Russian hackers may have stolen years’ worth of competitive advantage by swiping secrets of United States’ drone and other military technology after an Associated Press (AP) investigation revealed they targeted key contract workers into exposing their emails.

It is uncertain what exactly may have been stolen, but Fancy Bear (the hackers who interfered in the U.S. election) targeted at least 87 people working on militarized drones, cloud-computing platforms, stealth fighter jets, rockets, missiles, and other sensitive technology, for companies like Lockheed Martin Corp., Raytheon Co., Boeing Co., Airbus Group and General Atomics.

Charles Sowell, a former senior adviser to the U.S. Office of the Director of National Intelligence, and one of Fancy Bear’s targets, told the AP: “The programs that they appear to target and the people who work on those programs are some of the most forward-leaning, advanced technologies.”

“And if those programs are compromised in any way, then our competitive advantage and our defense is compromised. That’s what’s really scary,” Sowell, who reviewed the list for AP, added.

What does come as a surprise is that the hackers were able to do so by simply getting their targets to click on dodgy phishing links, an ever-common modus operandi.

“I clicked on it and instantly knew that I had been had,” retired Air Force major general James Poss said. Poss, who ran a partnership that conducted drone research, was about to get a taxi to the 2015 Paris Air Show, when a Google security alert, or what appeared to be one, showed up in his inbox. Realizing his mistake, Poss stopped himself before entering his credentials, which would have granted the hackers access to his emails.

Personal Gmail accounts were the majority of their targets along with a few corporate ones too. Through the phishing links, the hackers, referred to as Iron Twilight by U.S.-based cybersecurity company Secureworks, were able to gain access to personal email accounts and computer files. Of the 87 scientists, engineers, managers among others targeted, 40 percent fell for the links, AP’s analysis found. Nearly all of the targets’ work was classified.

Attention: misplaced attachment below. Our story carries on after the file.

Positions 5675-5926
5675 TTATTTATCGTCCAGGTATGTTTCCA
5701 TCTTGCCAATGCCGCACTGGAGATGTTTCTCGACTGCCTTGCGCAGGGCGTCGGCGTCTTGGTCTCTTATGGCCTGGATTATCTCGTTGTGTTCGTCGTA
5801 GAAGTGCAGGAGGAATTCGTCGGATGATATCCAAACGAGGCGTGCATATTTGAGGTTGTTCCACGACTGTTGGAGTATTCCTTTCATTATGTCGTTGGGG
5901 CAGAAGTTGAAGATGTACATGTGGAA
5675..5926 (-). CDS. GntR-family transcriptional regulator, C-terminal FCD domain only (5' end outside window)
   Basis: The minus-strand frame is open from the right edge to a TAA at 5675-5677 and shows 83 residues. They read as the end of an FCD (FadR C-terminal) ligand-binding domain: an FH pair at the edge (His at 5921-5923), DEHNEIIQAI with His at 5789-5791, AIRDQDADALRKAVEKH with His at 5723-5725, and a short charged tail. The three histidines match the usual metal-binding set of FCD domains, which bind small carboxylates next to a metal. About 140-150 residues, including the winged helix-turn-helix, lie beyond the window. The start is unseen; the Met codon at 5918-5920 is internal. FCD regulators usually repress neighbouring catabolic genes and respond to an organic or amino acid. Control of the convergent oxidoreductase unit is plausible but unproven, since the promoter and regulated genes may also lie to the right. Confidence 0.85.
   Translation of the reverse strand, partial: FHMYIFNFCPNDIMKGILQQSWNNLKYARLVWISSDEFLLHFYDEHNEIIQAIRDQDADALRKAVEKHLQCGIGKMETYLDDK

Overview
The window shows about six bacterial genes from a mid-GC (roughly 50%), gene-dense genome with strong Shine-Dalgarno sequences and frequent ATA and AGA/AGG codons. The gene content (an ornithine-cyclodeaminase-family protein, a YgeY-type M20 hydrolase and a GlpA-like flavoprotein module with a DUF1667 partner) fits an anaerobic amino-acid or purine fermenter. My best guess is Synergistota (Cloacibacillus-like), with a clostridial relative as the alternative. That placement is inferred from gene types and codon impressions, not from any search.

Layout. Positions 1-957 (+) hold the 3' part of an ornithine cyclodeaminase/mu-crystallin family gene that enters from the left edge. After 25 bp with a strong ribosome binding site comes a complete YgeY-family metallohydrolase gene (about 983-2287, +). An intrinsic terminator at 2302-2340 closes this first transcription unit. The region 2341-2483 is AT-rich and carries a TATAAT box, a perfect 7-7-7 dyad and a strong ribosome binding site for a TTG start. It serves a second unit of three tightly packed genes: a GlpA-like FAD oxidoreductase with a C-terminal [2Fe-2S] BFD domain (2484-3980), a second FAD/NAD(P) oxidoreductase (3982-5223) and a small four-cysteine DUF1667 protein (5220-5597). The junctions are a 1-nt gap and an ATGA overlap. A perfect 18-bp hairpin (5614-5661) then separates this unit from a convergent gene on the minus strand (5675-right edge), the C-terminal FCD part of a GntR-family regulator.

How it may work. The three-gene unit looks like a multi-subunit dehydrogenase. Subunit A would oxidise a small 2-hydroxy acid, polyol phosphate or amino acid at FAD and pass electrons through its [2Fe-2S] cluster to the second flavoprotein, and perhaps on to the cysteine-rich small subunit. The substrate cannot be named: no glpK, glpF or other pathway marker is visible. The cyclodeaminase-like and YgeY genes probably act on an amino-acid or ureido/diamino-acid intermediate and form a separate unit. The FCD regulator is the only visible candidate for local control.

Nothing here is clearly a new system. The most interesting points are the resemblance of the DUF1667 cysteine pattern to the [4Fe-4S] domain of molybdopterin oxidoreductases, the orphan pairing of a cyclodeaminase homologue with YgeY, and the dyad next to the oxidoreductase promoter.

Drone consultant Keven Gambold, also a target, said his own company is worried about the hacking: “We’ve almost gone back in time to use stand-alone systems if we’re processing client proprietary data — we’re FedEx’ing hard drives around.”

“This would allow them to leapfrog years of hard-won experience,” he fears.

Air Force Works To Meet Increased Demand For Remotely Piloted Aircraft
An MQ-9 Reaper remotely piloted aircraft (RPA) is parked in an aircraft shelter at Creech Air Force Base in Indian Springs, Nevada, Nov. 17, 2015. The Pentagon has plans to expand combat air patrols flights by remotely piloted aircraft by as much as 50 percent over the next few years to meet an increased need for surveillance, reconnaissance and lethal airstrikes in more areas around the world. Isaac Brekken/Getty Images

Russia, like a few other countries, is racing to make better drones. Drones, now the aircraft the U.S. Air Force needs the most pilots for, keep humans safe behind computer controls while firing missiles, tracking, monitoring and killing adversaries.

However, Russia has nothing to rival “the most feared” U.S. drone, the new-generation U.S. Reaper. This 5,000-pound mega-drone, a General Atomics masterpiece, can fly over 1,000 miles and deploy Hellfire and smart bombs. The U.S. Reaper has certainly given the nation's effort in Afghanistan, Iran and Syria, a massive advantage. General Atomics was a target for the hackers.

A GlobalSecurity.Org report said Russia, in 2015, had a military budget of about $66.4 billion (AP analyzed data from March 2015 and May 2016). In stark contrast, the world’s biggest military spender by some distance, the United States, had a budget of $596 billion, roughly 9 times more than Russia’s. In fact, that year the U.S.’ military budget spent on research and development was $63.5 billion, about the same as Russia’s entire military budget.